THE BEATEN GENERATION

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“In a liquid modern life there are no permanent bonds, and any that we take up for a time must be tied loosely so that they can be untied again, as quickly and as effortlessly as possible, when circumstances change – as they surely will in our liquid modern society, over and over again.” (Zygmunt Bauman)

Perhaps it was a golden age. It was a time when Capital was brought to its knees by two world wars and a great depression, all of which, some say were self-inflicted. It was a time when Capital needed Labor more than Labor needed Capital, and Capital for the first—and maybe last—time had to beg. It was also a time when governments relatively democratic. That epoch may be over forever, as well.

But I could just be an old man looking back, selectively nostalgic, forgetting the racism and other forms of virulent xenophobia, that back then, were worse than now, just better hidden. Back then the various “thems” lived in across town or across an ocean from “us.” We were told it was better that way by the government and the media and we had no reason to doubt them, none that we were allowed to see, that is.

Economically, it was better back then for “us.” The country, establishment, was like a parent to my parent’s generation. The New Deal, the military and other war efforts were all very paternalistic. Yes, freedoms were given up for security, but the bargain was thought fair, as well as necessary, by all sides.

And so it seemed. In the decade or two after World War II, you could work your way through college with a part time job and get out in four years with a degree and no debt. Then that degree would get you a job that could support a family of four in the same middle class lifestyle you watched on TV. And, if you played by the rules, you could stay at that job as long as you wanted; getting regular raises and a pension that would allow a pleasant retirement.

That is if the “You” was a white American male. But that’s another topic, for another post.

“We cannot be human without both security and freedom; but we cannot have both at the same time and both in quantities which we find fully satisfactory” (Bauman)

Then we, the children of that world wars /depression generation, began to doubt the fairness or necessity of that bargain. We began to see how much we were really giving up for what little we were actually getting. So we stopped ignoring the men behind the curtain, we asked them questions they didn’t want to answer. We stopped doing what we were told. We were revolting, yes we were.

But it was too late, the “military–industrial–congressional complex,” that monster, exiting president Eisenhower warned us all about, the very “Father knows best”organization that sold us the above described “American dream” turned on us, made us into just another “them”. And all the expertise that they had for controlling the other “thems” was applied to us.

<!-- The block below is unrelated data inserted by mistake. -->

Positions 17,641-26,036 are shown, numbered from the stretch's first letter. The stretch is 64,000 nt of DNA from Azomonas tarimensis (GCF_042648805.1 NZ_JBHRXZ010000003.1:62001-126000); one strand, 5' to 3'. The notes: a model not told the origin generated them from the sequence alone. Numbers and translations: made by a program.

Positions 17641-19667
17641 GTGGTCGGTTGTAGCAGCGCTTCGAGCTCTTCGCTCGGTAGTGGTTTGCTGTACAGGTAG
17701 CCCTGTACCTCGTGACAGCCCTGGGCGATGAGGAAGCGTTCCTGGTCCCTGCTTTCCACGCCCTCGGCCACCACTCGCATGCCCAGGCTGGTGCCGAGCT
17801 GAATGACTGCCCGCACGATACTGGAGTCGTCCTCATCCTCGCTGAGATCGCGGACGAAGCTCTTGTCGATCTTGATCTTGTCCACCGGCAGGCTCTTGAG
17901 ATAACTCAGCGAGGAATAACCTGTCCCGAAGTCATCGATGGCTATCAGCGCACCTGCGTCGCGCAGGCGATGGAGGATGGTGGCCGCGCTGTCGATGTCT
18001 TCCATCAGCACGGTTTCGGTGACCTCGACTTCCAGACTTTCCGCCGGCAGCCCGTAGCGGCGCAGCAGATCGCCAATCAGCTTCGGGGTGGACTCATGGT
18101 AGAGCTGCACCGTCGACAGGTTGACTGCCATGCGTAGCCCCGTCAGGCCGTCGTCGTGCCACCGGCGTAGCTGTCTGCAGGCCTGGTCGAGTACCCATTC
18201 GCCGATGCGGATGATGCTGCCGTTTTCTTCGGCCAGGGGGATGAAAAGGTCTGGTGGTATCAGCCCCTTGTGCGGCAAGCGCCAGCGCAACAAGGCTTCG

And that was a problem. But we still had choices, perhaps more than our parents and the other “thems” ever did. We could drop out or move out. But most of us chose to sell out, sell out for a promise of living the above-mentioned “American dream.” We started to not, “don’t trust anyone over thirty” (Jack Weinberg) when we began to turn thirty.

Problem solved or not? these days, 20-30 years on, is that very same paternalistic complex is backing out on its promise and worse, it’s becoming a more dangerous “them “ than any of its imaginary “thems” ever were.

We should have known, but creature comforts numbed us more than any hippie drugs did. And before our half shut eyes, election by election, ruling by ruling, merger by merger our humanity was devalued until our legal /political standing became no better than that of office furniture. We became, for the latest model of the military–industrial–congressional complex, things, not persons, that are cheaper to replace than to repair/retrain.

Is there any hope for job security, regular raises or comfortable retirement? I don’t think so. Maybe retiring comfortably is something the most senior of us can do when the inevitable corporate axe falls, but only if we didn’t live the indebted & mortgaged “good” life “The Hidden Persuaders”(Vance Packard) sold us on. Only if we lived frugally/saved a nest egg—or married well the second time around—can we avoid being doomed to part-time minimum-wage jobs unto the grave.

As for job security and regular raises, those concepts are as dead as 8-track tapes and dial phones. Job security and regular raises have not been in the economic model for more than a decade and those of who denied this or thought they would ride it out are going to as doomed as their unfortunate elders, the would-be retirees mentioned above.

Do kids these days, a new generation of “us,” who came of age after Reaganomics, know this? I hope, for them, the true Aquarians, unlike us so long ago, the words “Sympathy and trust abounding, No more falsehoods or derisions” from the 1967 musical “Hair” are read as deeply ironic.

Or will they, in youthful naiveté, buy the current version of the “American dream,” which is the illusion that they, rather than being the permanently downtrodden underclass they appear to be, are actually all “temporarily embarrassed” 1%er wanabes just waiting for that inevitable first million?

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